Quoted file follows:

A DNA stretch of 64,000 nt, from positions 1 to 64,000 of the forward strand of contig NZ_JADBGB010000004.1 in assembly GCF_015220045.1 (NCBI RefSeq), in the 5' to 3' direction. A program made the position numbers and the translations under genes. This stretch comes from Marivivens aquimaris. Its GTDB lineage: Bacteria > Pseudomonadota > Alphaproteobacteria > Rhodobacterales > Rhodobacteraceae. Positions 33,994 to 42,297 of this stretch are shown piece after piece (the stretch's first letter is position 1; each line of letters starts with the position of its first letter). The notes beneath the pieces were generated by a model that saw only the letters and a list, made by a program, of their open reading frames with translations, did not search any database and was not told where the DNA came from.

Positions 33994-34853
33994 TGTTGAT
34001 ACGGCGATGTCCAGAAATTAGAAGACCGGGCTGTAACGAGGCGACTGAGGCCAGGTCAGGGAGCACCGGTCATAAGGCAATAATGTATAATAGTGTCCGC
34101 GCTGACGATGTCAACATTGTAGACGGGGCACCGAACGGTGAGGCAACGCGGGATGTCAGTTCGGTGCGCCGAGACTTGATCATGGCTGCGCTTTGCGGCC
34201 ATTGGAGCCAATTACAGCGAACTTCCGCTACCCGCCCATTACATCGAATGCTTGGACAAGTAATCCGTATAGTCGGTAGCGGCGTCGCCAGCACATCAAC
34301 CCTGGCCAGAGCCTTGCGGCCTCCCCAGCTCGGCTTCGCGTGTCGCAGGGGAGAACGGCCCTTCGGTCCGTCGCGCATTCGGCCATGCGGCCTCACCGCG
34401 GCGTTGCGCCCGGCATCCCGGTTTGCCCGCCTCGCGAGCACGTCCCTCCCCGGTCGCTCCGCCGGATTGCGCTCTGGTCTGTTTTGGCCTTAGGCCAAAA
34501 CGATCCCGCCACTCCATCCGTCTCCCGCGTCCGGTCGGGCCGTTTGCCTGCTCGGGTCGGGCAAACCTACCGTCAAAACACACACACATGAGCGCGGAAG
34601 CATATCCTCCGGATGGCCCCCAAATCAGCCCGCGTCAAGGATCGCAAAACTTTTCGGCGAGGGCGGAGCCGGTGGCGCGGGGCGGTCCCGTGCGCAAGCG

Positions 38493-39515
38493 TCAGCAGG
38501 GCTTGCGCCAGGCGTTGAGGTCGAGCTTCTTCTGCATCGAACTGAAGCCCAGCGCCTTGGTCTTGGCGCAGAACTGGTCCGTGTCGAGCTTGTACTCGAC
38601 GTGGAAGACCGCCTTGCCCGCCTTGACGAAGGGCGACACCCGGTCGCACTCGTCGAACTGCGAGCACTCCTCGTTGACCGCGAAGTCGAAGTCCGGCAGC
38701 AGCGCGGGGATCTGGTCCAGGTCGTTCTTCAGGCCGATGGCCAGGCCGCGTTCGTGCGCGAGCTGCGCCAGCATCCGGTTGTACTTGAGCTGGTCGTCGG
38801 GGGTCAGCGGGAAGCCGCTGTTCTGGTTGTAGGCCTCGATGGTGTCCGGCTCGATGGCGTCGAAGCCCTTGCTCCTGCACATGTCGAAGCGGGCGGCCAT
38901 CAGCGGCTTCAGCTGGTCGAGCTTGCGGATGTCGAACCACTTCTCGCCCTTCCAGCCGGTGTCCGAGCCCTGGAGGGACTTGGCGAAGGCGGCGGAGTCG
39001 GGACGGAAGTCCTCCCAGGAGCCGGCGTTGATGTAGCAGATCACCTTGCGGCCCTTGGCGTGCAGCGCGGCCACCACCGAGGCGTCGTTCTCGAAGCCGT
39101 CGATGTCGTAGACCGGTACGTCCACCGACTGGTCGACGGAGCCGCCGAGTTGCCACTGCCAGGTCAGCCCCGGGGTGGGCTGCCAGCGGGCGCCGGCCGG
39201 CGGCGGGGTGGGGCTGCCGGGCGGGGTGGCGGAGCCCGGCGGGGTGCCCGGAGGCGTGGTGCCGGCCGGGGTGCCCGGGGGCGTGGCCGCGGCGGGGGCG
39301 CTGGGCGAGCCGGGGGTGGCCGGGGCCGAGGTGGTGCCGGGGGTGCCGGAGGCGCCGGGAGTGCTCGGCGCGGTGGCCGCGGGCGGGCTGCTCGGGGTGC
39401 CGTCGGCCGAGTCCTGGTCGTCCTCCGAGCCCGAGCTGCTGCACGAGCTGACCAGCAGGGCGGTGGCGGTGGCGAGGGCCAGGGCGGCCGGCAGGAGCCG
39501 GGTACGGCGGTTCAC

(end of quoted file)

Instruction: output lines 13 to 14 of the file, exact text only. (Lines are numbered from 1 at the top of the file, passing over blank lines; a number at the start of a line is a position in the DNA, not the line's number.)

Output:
38501 GCTTGCGCCAGGCGTTGAGGTCGAGCTTCTTCTGCATCGAACTGAAGCCCAGCGCCTTGGTCTTGGCGCAGAACTGGTCCGTGTCGAGCTTGTACTCGAC
38601 GTGGAAGACCGCCTTGCCCGCCTTGACGAAGGGCGACACCCGGTCGCACTCGTCGAACTGCGAGCACTCCTCGTTGACCGCGAAGTCGAAGTCCGGCAGC